Custom software projects
When you’re developing custom software, you’ll need representation from all of the areas of expertise we described above. At different stages of development, you may need to add additional capacity in one or more areas.
- Create cross-functional teams of digital talent of no more than 6 to 8 people each
- Decide the composition of your team based on the type of project: COTS, mostly contracted out, or custom software built in-house
- Vary the size and composition of your team based on which phase your project is in: discovery, alpha, beta, live
- Design Methods (18F)
- Labor Category Descriptions for Agile Procurements (18F)
- What each role does in a service team (GDS)
Case study: Georgia Digital Service
When Nikhil Deshpande started the Georgia Digital Service (GADS), he knew it would be hard to hire digital talent with the breadth and depth of skills needed. He developed an approach that would allow him to supplement internal staff with a strong vendor pool as needed.
First, Deshpande needed to hire a team. He used his strong personal network to identify and hire an internal team of strategists. He started out by filling these strategic positions primarily with contractors. Over the next year, he worked with human resources to hire permanent staff. His internal team has now grown to a core team of 15.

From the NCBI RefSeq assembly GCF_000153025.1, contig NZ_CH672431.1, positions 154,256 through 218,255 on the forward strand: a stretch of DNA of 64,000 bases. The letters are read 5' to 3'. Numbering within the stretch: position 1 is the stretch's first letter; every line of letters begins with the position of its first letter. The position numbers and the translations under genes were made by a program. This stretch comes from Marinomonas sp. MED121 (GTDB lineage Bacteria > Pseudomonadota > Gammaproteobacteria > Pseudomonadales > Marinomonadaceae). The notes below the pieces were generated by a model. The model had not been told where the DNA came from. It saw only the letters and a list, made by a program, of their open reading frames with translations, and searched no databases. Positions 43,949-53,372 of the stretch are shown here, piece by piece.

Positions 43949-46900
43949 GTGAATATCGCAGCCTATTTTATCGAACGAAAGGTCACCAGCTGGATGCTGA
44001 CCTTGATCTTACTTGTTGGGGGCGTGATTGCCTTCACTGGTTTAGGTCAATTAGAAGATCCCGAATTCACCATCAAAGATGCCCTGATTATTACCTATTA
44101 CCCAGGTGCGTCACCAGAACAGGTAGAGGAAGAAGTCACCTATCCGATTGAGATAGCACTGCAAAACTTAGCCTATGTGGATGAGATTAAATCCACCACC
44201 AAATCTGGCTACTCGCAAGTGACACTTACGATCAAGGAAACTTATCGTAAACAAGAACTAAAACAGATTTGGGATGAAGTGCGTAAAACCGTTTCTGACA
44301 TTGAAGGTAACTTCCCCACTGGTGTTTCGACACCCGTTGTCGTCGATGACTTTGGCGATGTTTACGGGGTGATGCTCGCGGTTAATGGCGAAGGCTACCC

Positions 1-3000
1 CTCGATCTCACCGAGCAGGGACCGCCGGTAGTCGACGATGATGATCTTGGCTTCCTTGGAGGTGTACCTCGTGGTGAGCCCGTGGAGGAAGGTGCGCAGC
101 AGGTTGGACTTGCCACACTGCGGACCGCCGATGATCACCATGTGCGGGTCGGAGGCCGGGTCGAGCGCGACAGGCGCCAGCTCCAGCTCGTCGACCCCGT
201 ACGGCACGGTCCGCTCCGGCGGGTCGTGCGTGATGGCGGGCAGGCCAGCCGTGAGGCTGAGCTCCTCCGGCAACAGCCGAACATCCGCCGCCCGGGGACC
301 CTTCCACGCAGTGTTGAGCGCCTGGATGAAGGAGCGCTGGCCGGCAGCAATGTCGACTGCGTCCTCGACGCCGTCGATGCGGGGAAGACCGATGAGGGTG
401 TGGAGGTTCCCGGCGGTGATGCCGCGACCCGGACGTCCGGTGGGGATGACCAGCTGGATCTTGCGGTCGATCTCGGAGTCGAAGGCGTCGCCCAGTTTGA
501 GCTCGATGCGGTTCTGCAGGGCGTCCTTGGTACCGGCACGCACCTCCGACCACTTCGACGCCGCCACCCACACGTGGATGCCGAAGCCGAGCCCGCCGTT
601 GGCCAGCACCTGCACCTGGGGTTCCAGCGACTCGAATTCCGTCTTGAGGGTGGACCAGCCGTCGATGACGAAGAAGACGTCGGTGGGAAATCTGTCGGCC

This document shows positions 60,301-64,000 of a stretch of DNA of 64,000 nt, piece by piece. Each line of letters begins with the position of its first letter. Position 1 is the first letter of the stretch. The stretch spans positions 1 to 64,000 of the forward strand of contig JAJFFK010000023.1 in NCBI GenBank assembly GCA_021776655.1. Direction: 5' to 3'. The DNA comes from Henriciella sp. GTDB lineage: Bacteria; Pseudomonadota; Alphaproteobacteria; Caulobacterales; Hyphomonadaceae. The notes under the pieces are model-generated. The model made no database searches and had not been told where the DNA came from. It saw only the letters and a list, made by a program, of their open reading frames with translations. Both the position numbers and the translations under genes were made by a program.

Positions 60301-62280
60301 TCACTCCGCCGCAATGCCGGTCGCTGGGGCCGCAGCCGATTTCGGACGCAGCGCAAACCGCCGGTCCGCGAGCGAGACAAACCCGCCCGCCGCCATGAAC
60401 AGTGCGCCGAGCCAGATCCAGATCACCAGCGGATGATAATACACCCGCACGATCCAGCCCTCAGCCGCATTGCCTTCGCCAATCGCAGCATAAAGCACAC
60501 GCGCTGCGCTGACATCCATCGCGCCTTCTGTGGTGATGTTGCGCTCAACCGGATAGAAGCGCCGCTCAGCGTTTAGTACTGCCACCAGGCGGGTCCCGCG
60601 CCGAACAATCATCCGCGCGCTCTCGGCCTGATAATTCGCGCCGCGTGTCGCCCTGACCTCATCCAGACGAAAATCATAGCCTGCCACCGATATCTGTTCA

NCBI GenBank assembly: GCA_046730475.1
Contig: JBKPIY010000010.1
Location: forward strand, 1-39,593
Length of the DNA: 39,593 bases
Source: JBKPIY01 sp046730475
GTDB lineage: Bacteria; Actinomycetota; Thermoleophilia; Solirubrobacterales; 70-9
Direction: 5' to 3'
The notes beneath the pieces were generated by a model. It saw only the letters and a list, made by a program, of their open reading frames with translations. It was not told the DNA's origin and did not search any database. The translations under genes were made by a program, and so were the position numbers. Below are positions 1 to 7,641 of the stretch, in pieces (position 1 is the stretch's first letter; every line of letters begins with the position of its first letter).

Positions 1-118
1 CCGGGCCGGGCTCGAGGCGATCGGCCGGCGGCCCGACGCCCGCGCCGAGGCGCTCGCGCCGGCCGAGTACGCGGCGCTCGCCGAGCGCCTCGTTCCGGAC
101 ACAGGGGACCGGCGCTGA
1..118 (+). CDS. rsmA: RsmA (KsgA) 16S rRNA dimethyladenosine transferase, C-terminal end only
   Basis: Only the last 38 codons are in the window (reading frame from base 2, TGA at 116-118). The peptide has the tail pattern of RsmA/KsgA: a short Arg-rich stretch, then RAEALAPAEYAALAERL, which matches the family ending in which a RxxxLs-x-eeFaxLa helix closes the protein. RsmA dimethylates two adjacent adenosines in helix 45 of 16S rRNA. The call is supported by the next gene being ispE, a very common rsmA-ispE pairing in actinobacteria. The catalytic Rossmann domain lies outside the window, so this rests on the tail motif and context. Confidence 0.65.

Deshpande and his core team then turned their attention to creating a multi-disciplinary vendor pool. To supplement their internal capacity, they needed additional expertise in UX, product management, content strategy, and development. After rigorous evaluations, GADS identified and retained multiple vendors in each area of expertise. Now they pull these vendors into projects as necessary.
The state and vendor teams work together to support GADS. Strong project management practices allow the vendors to work well with each other and the state team. Shared tools, like Slack and Jira, allow teams to collaborate without friction.
Tips for procuring high-caliber vendors:
- Look for specific evidence of the skills you need. When GADS issued a solicitation for Drupal engineers, it required responding vendors to get most of their business from Drupal engagements. It also required them to make public contributions to the Drupal community.
- Use a multi-tiered evaluation approach. Filter out unqualified vendors through a short written submission. Then invite the most qualified vendors to participate in a technical challenge where subject matter experts can evaluate their skills.
- Work with your procurement team to ensure that your process follows internal policies.
- Scope work in short-term projects. You can add options for additional work based on vendor performance.